We should have known better.
Since arriving in Buffalo in May of 2017, Brandon Beane has done nothing but show the league just how talented he is. Beane had his hand in some successful trades, contracts, and drafts his first four years as Bills General Manager. However, no challenge was bigger than what he faced after the AFC Championship game. Beane was tasked with retaining as many players from a record-setting team as he could. He also had to add talent at needed positions, while dealing with an unprecedented $13 million reduction in the salary cap.
With his work in the past week, the reigning NFL Executive of the Year showed exactly why he is considered one of the best in the business. Let’s take a look at exactly how Beane was able to do the unthinkable: retain Matt Milano, John Feliciano, and Daryl Williams, while also dipping his toes in the free agency waters.
I, like many Bills fans, wrote off Matt Milano after reports surfaced that he wanted to test the open market. That is why we were in a mini-state of shock when news of his broke last week. With the Bills looking at nearly $25 million in cap space after the releases and restructures I outlined last week, Beane went to work. Milano signed a four-year, $41.5 million contract, which is much less than he would have gotten on the open market. The deal was structured in a way that the cap hit this year is just $8 million. At its highest in 2023 and 2024, it is nearly $12 million. Spotrac valued Milano at around $14-$15 million a year; needless to say, Beane got a premier linebacker at a bargain.
One day after the Bills shocked the league with the Milano signing, Brandon Beane did it again. Right Tackle Daryl Williams signed a prove-it deal with the Bills last year. Based on his performance in 2020, many thought he played himself out of Buffalo’s price range. It turns out, Williams demanded winning and culture more than he did money, as Brandon Beane was able to re-sign him to a three-year, $24 million contract. In 2021, Williams’ cap hit is just over $6 million. At its highest, he will make about $9 million in 2022 and 2023.
While this article is meant to praise Brandon Beane, the players should get a lot of credit for these deals too. Daryl Williams played the best football of his career this year and would have easily fetched $10 million on the open market. Instead, Williams decided that culture and winning (in Buffalo) was worth more than the additional money. That is tough for athletes to do, and not something we see too often.
After the Milano and Williams deals, fans assumed that Beane ran out of magic and money, making Feliciano the odd man out. Once again, fans were proven wrong, as Beane signed the starting Right Guard to a three-year, $17 million deal. While, on the surface, this is considerably less than Daryl Williams’ contract, I suspect the Bills loaded this with guaranteed money. The exact details of this deal have not been announced yet, but his 2020 cap hit will likely be under the $8 million estimated market value for him. Like Williams, Feliciano took less money to stay in Buffalo and chase a title.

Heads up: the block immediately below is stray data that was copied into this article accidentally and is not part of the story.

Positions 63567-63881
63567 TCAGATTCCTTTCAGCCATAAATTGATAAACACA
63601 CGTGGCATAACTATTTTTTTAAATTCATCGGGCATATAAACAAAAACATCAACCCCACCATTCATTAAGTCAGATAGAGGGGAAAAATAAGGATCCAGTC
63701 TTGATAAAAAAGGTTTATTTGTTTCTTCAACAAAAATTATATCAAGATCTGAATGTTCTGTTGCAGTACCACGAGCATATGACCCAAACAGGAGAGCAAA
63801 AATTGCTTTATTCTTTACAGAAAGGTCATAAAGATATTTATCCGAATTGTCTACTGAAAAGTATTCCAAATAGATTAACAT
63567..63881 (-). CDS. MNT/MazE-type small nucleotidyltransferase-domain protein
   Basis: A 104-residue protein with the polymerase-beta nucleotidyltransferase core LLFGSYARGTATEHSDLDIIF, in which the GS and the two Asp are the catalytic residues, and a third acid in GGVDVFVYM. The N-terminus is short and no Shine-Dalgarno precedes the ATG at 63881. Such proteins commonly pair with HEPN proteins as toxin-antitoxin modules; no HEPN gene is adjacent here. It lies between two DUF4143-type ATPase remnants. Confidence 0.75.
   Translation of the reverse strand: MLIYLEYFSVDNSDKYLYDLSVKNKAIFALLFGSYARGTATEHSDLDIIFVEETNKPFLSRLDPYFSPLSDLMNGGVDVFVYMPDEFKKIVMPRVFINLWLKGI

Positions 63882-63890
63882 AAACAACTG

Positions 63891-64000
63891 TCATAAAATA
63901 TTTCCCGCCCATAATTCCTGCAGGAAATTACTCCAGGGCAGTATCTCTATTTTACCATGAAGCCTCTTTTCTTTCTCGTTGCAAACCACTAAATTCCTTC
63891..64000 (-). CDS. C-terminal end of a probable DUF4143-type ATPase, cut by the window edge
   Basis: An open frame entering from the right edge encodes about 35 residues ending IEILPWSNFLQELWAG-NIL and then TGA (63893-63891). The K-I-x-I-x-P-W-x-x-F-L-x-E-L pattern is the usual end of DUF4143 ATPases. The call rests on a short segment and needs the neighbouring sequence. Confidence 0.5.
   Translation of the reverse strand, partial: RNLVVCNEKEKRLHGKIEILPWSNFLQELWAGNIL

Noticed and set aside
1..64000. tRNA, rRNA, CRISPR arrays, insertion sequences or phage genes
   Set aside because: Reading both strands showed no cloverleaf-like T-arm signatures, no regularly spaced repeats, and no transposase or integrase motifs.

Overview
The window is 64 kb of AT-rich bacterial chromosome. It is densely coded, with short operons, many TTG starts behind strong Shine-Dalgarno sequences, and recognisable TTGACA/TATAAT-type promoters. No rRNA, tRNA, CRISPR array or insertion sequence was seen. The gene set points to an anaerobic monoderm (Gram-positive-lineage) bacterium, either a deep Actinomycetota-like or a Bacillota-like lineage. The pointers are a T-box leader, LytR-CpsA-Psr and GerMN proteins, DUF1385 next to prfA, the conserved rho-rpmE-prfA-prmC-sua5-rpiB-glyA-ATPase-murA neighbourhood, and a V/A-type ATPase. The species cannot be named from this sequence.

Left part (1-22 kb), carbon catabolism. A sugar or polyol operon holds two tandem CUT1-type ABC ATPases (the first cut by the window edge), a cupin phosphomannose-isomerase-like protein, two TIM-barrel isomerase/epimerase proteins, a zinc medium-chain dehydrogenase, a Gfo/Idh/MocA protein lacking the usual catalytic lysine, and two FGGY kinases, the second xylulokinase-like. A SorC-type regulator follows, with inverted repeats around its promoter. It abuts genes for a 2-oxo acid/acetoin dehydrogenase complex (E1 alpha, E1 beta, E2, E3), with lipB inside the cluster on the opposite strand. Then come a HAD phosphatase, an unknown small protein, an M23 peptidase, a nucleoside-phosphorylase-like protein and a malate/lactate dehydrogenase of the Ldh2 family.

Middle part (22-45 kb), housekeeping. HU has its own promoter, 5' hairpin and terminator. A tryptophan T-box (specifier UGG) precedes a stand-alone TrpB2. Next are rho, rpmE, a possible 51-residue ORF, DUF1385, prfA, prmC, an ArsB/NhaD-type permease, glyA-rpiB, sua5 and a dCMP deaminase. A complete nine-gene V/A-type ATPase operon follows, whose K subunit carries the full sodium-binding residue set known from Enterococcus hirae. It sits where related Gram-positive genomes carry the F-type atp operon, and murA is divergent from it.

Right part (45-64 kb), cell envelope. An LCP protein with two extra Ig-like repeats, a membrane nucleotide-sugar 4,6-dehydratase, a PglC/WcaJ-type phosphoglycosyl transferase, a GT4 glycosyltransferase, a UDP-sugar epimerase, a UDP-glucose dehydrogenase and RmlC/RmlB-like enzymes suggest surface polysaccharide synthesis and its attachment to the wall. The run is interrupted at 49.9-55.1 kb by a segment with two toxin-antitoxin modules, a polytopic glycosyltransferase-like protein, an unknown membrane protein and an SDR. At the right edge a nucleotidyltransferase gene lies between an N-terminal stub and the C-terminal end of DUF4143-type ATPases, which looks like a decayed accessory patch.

Late Tuesday night, it was announced that the Bills will sign Emmanuel Sanders. This move is linked to the release of John Brown. While it was tough to see Brown go, given his role in Josh Allen’s development the past two seasons, it had to be done. Releasing Brown saved the Bills $8 million on the cap and Sanders signed a one-year deal for $6 million. So, Beane was able to replace Brown with a nearly identical player for $2 million less. Also, with Sanders replacing Brown, the Bills offense should retain its structure next season, while adding in some new twists that Sanders brings to the table.
The Bills have been wanting to move on from Punter Cory Bojorquez for some time now. Well, it finally happened. The Bills grabbed former Dolphin Matt Haack on a three-year, $5.5 million deal (worth up to $7 million with incentives). For the 2021 season, Haack’s cap hit is about $1.5 million. As of now, that is the 13th highest cap hit in the league for a punter. It is also about $750 thousand more than Bojorquez made last year.
If you still have any doubt about Brandon Beane’s abilities as a GM, let this be your tipping point. He traded a blocking tight end for a 2022 seventh-round pick. Lee Smith was hinting at retirement but wanted to stick around through the off-season. With a roster bonus coming due, Beane shipped Smith to the Atlanta Falcons. And, just like that, he created $2.5 million in cap space.
I know that none of Buffalo’s moves this year were flashy. They didn’t sign the top two Tight Ends on the market or break the bank for a pass rusher. The truth is, even if they wanted to, the cap situation prohibited them from doing it. The most important thing that the Bills did this off-season was retaining their players, and that is just as big as getting Jonnu Smith or Carl Lawson.
Bringing back your players from, arguably, one of the best teams in franchise history and allowing them to “run it back” was all Beane needed to have a successful off-season. He will continue to make his team stronger through the draft. But, as we sit here and listen to reports come in about bargain deals and wise decision making, are we surprised? We shouldn’t be. Brandon Beane knew what needed to be done this off-season and he did it.
We should have known better.